Young children accompany their mothers on a stroll in Chunni Kalan village of Mohali, Punjab | Praveen Jain | ThePrint
Representational image | Young children accompany their mothers on a stroll in Chunni Kalan village of Mohali, Punjab | Praveen Jain | ThePrint
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Punjab is hurting. The bread basket of India was the richest state in the country for decades before it began falling behind several states, more notably its neighbours. Other than Delhi and Goa, Punjab was the most affluent state, growing on the back of the Green Revolution for decades. India’s modern economic growth since liberalisation in 1991, and more significantly from the NDA-1 years, saw all states make tremendous gains. There was an overall lifting of the economic tide with pro-growth reforms and major investments into infrastructure across the country.

Many states that were significantly poorer than Punjab until early 2000s – Haryana, Gujarat, Himachal Pradesh, Maharashtra, Karnataka, Tamil Nadu and Kerala – quickly overtook it by achieving major economic growth. Not only did Punjab fall behind these states, but the gap widened greatly with time, such that today, an average Haryanvi is 1.5 times richer than an average Punjabi.

There is a large literature that explains the unsustainable nature of Punjab’s agriculture, both from economic and ecological perspectives. The changing nature of India’s overall economy, rising agricultural productivity across other states and improved procurement and distribution capacity mean that food security is no longer an overwhelming concern as it once used to be. Several scholars have highlighted these issues with insightful detail over the years.

In his overall research and frequent columns recently, India’s leading agriculture economist Ashok Gulati has emphasised the need for Punjab farmers to diversify away from minimum support price (MSP)-based paddy and wheat towards high value crops and livestock. But ultimately, given relative productivity, the share of the agriculture sector declines with increasing share of manufacturing and services in output and employment over time. Punjab, unfortunately, has witnessed widespread de-industrialisation, particularly since 2010.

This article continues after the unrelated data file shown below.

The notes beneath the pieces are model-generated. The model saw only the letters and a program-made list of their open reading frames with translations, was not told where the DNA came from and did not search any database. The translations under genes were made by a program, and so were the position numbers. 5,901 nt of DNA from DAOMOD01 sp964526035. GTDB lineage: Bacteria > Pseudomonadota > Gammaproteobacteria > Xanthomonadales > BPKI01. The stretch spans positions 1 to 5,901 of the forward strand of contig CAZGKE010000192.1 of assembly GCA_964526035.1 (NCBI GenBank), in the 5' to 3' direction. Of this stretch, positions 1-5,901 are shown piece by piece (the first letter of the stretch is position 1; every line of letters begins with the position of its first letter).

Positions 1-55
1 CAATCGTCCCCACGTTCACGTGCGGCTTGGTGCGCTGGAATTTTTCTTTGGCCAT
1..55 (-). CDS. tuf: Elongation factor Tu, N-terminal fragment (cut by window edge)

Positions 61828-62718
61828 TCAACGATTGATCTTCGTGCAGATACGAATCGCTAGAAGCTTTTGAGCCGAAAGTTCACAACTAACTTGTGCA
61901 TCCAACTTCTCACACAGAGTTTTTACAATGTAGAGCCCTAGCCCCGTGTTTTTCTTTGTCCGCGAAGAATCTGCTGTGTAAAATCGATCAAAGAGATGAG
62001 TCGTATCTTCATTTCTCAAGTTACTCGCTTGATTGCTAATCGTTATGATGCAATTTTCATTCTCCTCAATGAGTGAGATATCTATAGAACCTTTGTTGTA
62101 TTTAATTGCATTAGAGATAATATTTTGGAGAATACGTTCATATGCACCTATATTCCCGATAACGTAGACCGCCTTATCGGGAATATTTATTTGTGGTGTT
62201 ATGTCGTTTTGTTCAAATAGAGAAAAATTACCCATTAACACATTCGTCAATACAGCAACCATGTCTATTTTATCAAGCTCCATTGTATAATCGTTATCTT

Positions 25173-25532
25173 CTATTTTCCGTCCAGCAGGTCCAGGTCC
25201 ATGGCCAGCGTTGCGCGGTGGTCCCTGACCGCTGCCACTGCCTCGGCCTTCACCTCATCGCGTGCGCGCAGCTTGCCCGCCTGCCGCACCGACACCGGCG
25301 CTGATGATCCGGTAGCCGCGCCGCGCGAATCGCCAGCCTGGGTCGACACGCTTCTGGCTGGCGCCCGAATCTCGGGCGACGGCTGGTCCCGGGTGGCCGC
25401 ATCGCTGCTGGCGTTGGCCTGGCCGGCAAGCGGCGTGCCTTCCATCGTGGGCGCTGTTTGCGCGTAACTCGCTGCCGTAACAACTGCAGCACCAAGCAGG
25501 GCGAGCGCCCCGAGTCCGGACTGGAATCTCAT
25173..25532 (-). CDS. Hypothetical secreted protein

Also read: Farmers and labourers over a privileged few – India is finally going the right way


Exit of firms, entry of unemployment

Manufacturing clusters of Jalandhar, Gurdaspur, Mandi Gobindgarh and Ludhiana have been struggling over time and reported lack of growth and rampant closures. One of the major reasons for this is the non-competitiveness of Punjab compared to other Indian states. Several states, including neighbouring Himachal Pradesh, Jammu and Kashmir, and Uttarakhand have improved their ease of doing business environment and offered incentives such as 100 per cent income tax and excise exemption, subsidised working capital loans, etc.

There has been significant relocation of small and medium-scale firms from Punjab to other Indian states in the last 15 years. These have included a large number of pharmaceutical firms to Himachal Pradesh, and cotton yarns, garments and woollen firms to Madhya Pradesh. Similar trends have been experienced in the bicycle industry and sports equipment. Cheap imports from China have only made matters worse and escalated the process of de-industrialisation across Punjab. Quite ironically, instead of competing to retain industry, Punjab has witnessed further increase in cost of doing business over time. One major factor in this is the cost of cross-subsidisation of power to the state’s farmers.

An immediate impact of de-industrialisation and plateauing agricultural growth has been the high unemployment rate. Punjab’s unemployment rate is higher than the national average; the state also has higher youth unemployment levels. The latest economic survey of Punjab highlights the mismatch between job opportunities and aspirations of the youth there, leading to more and more farmers selling land to finance their children’s migration to Canada, Australia, the UK, and the US.